- The Washington Times - Wednesday, February 10, 2021

Democratic House impeachment managers on Wednesday are introducing never-before-seen U.S. Capitol security video of the riot on Jan. 6 to demonstrate the extent of the violence, as they opened the Senate trial of former President Donald Trump

The security video is expected to show how close lawmakers came to some of the rioters who forced their way into the Capitol. It’s intended to bolster Democrats’ timeline asserting that Mr. Trump incited thousands of supporters at a rally near the White House, and then turned them loose on Congress.

Rep. Jamie Raskin of Maryland, the lead impeachment manager, said the trial is “a moment of truth for America.”

“We are having a trial on the facts,” Mr. Raskin told senators. “The evidence will show you that ex-President Trump was no innocent bystander…. he became the inciter-in-chief of a dangerous insurrection.”

Other impeachment managers said Mr. Trump orchestrated the riot by convincing his followers that the election had been “stolen” from him through fraud, and then calling his supporters to Washington for the rally on Jan. 6. 

It was the same day that Congress was required to count the Electoral College results certifying President Biden’s victory.

Rep. Joe Neguse, Colorado Democrat, played video clips of Mr. Trump telling supporters at the rally, “We must stop the steal. You have to get your people to fight. We fight like hell.”

Mr. Neguse told senators, “It was not rhetorical. Some of his supporters had been primed for this over many months.”

“This clearly was not just one speech,” he said. “It was part of a carefully planned, monthslong effort with a very specific instruction to show up on Jan. 6 and get your people to fight the certification.”

He said Mr. Trump “assembled the mob, he summoned the mob and he incited the mob.”

“They were waiting for his orders to begin fighting,” Mr. Neguse said. “They were doing what he wanted them to do. He made them believe over many weeks that the election was stolen, and they were following his command to take back their country.”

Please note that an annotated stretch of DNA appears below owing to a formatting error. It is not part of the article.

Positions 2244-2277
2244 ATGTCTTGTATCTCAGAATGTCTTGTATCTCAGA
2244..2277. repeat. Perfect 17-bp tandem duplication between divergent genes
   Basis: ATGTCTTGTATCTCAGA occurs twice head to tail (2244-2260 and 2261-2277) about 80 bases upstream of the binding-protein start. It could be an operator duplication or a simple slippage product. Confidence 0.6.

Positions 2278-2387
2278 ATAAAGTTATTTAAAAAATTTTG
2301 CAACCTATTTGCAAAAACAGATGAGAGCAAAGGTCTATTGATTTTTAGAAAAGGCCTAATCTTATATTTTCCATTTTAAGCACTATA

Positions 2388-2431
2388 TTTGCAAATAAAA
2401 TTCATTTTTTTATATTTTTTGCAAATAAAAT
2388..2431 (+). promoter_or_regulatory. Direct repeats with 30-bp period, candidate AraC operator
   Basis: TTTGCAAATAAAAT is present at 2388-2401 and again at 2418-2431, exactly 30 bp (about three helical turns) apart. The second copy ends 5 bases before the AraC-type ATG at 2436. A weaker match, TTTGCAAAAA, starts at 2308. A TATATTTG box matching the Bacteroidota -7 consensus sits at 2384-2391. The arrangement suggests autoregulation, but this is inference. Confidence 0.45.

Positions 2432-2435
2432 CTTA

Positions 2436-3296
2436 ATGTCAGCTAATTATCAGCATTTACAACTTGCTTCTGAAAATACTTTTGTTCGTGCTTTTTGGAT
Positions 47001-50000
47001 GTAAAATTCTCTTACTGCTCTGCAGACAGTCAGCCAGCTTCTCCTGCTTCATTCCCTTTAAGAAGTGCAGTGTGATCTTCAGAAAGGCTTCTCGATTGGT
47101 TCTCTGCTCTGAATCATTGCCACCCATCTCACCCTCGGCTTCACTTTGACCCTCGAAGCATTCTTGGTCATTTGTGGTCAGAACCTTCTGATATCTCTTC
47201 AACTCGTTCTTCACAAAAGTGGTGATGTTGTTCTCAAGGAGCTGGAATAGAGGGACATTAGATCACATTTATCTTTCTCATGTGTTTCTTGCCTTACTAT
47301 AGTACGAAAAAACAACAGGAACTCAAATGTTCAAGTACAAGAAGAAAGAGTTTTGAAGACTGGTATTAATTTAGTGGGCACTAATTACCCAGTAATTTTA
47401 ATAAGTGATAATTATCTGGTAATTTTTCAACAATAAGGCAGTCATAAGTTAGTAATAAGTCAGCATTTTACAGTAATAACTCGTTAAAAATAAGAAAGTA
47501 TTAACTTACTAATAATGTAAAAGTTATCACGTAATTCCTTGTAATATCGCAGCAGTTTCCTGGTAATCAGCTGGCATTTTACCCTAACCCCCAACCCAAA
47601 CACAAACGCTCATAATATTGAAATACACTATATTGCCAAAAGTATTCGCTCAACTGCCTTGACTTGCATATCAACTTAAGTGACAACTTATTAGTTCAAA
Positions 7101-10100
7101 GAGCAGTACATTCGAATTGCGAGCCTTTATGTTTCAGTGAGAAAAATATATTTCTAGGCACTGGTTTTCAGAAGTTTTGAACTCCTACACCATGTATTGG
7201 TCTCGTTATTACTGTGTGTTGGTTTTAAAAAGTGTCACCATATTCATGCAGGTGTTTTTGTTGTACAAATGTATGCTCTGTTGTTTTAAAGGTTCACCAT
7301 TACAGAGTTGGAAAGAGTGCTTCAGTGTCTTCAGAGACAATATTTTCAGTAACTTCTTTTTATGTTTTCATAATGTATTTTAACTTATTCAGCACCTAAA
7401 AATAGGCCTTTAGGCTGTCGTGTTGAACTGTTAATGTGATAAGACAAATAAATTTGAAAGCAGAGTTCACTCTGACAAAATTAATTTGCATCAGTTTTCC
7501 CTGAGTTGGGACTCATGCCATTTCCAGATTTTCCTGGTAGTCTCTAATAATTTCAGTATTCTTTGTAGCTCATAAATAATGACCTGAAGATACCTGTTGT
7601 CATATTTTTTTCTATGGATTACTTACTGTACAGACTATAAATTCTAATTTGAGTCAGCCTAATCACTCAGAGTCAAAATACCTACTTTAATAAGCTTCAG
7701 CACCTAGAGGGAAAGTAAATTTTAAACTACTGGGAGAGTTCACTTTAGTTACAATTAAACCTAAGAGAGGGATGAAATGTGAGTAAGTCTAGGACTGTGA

Sen. Ben Cardin, Maryland Democrat, said he expects House managers to lay out the chronology of events from the November election through the Jan. 6 rally, the riot and the former president’s reaction. 

“There is no question the president’s words motivated the crowd,” Mr. Cardin told reporters. “The question is, did he really intend something like this to happen? I think that is an area I expect them to spend a lot of their time on.”

Mr. Cardin said the environment of this impeachment trial is different from last year’s proceedings concerning Mr. Trump‘s phone call with the Ukrainian president, because more Republicans appear to support the trial moving forward this time.

The first day of the managers’ prosecution comes after Senate Minority Leader Mitch McConnell signaled to Republican colleagues that their vote to convict or acquit Mr. Trump is “a matter of conscience.” Some Democrats took it as a hopeful sign that more Republicans might join them in voting for conviction.

“I was impressed by Mitch McConnell saying this as a matter of conscience, which I agree with him,” Mr. Cardin said. “Look, we recognize we operate in the political world. We recognize it’s an uphill battle.”

Seventeen Republicans would need to vote with all 50 Democrats to reach the required two-thirds majority to convict Mr. Trump of inciting the riot. On Tuesday, six out of 50 Republican senators agreed with Democrats that putting a former president on trial is constitutional.


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